On my father’s eightieth birthday, as we sat around the crowded dinner table, I posed a question.
“Dad,” I said, “you’ve lived a long life, reached this ripe old age of eighty. Do you have any words of wisdom to impart to all of us on this momentous occasion?”
My father looked at me and then glanced around the table at the rest of the family, everyone wondering just what he might say to such a question. His gaze turned to the table laden with food and he simply said: “Pass the butter.”
Laughter erupted, but that was all he said. He didn’t follow it up with a single word and we were left to wonder. Is that really what it’s all about? Pass the butter? Was he telling us that his opinion didn’t matter or that he just didn’t have anything to say about life? Was he suggesting that nothing really matters in the end, that the only things that matter are what comes next? Was he implying that my question was too much to respond to, too impertinent to spring on him like that?
My father was not an outwardly expressive man, kept his thoughts private for the most part, though I always suspected he had a thoughtful, rich inner life, as I expect everyone does. At one time in my youth I had admonished him to quit wasting his imagination on fears and put it to creative outpourings, for I saw, at an early age, how fear consumed him. I knew that in his youth he had been a poet with aspirations of becoming a writer, but those dreams got interrupted, usurped by duties of marriage and family.
As I experienced my father turning from my question that evening at the dinner table, I felt not only a pang of rejection, but, by far, a deeper sense of dismay, for I could not fathom that someone could have lived so long and not been able to speak from the deepness of his heart to his own family. At the time, I was deep into my recapitulation, investigating myself in a most thorough manner, constantly asking myself challenging questions and demanding that I find the answers within. I was learning to trust my heart, turning to my inner self for the answers I sought, and thus I could not imagine that he had not, at some time, done the same. For, as I said, I expected everyone to have a rich inner life. But now I know that not everyone chooses to explore the inner world of the deeper self in quite the same way and beyond that, that many roads lead to a path of heart.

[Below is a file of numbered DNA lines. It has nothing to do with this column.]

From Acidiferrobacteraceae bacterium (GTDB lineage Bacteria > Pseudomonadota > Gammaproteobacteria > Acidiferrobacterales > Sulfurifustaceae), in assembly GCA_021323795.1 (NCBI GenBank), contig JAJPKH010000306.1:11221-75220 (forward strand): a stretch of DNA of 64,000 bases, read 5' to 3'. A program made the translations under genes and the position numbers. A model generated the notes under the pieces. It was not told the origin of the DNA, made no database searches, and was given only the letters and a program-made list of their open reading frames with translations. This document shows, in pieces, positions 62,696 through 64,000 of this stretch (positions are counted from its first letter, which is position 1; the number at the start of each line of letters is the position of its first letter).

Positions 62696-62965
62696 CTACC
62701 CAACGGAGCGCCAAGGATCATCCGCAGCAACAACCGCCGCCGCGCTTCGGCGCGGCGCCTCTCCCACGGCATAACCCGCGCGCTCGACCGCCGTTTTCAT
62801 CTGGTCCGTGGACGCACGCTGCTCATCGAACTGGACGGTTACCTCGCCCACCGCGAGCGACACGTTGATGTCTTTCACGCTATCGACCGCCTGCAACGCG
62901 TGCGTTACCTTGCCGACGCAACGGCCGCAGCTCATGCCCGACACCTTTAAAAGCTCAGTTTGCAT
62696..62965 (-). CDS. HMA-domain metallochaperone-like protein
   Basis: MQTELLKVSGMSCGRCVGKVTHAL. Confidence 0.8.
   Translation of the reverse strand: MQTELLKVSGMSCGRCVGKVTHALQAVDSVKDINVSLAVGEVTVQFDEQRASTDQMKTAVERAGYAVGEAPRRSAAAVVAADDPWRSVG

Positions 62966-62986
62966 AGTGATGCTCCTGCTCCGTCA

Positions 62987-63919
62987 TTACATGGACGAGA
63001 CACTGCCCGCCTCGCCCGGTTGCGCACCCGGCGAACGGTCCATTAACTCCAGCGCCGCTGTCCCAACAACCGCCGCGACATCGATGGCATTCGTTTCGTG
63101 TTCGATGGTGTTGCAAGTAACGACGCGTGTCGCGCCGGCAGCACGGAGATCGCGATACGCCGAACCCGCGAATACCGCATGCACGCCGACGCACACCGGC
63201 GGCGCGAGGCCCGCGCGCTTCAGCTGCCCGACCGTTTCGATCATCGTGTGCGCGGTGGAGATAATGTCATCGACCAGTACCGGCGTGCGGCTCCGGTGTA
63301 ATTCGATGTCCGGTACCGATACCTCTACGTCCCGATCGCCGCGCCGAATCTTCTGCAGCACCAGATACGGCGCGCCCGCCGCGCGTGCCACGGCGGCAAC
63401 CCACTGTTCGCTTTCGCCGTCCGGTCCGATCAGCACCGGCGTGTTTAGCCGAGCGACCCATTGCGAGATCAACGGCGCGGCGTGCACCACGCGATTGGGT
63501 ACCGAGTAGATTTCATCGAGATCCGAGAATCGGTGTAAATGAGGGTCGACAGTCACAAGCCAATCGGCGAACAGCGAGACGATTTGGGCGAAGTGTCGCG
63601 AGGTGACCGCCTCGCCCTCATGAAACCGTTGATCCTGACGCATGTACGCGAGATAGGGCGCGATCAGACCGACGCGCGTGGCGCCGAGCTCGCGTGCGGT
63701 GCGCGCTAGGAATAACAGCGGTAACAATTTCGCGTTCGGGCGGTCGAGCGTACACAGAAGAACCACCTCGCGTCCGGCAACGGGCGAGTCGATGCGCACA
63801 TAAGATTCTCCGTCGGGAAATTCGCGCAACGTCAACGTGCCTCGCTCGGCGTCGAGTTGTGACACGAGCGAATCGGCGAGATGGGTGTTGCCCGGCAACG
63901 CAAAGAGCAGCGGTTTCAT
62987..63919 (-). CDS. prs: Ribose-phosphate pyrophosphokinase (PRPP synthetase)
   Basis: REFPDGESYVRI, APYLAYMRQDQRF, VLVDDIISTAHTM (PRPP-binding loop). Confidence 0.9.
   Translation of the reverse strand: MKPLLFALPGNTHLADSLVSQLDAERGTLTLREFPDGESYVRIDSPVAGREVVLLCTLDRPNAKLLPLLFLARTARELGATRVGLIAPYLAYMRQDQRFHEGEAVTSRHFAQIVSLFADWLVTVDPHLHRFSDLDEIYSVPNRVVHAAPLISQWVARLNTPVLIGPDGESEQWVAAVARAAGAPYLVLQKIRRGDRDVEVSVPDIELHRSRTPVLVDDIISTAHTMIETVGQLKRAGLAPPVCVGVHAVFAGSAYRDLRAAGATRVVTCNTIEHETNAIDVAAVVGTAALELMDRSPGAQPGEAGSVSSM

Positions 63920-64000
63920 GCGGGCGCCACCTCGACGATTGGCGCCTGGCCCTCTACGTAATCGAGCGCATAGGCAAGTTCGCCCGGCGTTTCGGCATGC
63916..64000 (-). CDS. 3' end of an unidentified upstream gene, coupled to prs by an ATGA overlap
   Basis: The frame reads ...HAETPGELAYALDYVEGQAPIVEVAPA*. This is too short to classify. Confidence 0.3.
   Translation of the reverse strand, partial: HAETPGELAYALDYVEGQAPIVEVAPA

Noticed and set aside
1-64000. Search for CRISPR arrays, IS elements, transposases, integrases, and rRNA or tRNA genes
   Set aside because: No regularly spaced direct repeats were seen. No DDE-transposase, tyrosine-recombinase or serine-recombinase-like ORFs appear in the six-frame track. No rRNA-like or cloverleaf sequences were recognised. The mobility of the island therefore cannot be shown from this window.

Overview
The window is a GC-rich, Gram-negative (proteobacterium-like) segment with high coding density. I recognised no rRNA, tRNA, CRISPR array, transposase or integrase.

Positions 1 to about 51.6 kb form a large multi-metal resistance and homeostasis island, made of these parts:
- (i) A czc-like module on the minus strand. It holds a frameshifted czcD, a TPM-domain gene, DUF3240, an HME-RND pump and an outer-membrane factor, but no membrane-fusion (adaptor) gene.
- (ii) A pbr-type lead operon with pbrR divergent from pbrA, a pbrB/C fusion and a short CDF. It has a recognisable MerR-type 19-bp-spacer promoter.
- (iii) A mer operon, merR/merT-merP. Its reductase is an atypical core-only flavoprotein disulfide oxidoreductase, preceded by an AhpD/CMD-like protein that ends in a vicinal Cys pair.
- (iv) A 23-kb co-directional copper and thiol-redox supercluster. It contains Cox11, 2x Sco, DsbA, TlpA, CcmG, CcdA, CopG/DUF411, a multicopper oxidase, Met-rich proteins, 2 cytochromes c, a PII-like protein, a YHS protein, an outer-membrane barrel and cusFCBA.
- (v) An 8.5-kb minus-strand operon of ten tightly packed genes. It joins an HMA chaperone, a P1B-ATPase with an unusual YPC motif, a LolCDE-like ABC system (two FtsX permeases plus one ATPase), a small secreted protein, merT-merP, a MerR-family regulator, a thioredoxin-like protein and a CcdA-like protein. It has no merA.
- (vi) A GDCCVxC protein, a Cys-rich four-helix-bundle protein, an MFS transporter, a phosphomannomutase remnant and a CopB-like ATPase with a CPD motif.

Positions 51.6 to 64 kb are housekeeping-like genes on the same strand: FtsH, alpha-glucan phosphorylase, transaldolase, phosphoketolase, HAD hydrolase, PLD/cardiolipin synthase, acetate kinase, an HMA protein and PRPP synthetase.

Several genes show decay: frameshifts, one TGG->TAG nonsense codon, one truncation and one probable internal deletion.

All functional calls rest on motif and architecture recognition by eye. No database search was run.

I will turn sixty this year, and I hope that if my children ask me to impart some words of wisdom that I will be as succinct as my father, that perhaps I will be able to wrap it all up in a nutshell and say, this is what life is really all about: Pass the butter. For I think my father’s answer says it all.
He was really saying, without self-importance, without attachment, without needing to uphold anything: This is how I do life, how are you choosing to live your life? And indeed, that is a most private endeavor. Can I be as detached as my father and fully own my own journey, and without judgment let others live the life they choose?
From my father, I have learned that life is not about making a point or being right, or having the answers. Life is really just about choosing how you want to live and then doing it to the fullest. I know that my father lived his life according to his own values, that he made choices in alignment with what he felt was right. He was extremely honest, hard working, dedicated to serving others less fortunate, though he himself was not well off by any means. I know that in his own way he lived every day from a deeply caring place and that he gave without asking for anything in return, only that justice be served, that right be done, knowing that everyone matters. A man of few words, he expressed his inner life in his everyday actions, traveling a path of heart, giving wherever he met resonance in the world.
So, what’s it all about? I fully agree with my father. Life is just about choosing how to live and then living that life to the fullest, in whatever way is right for you.
Pass the butter,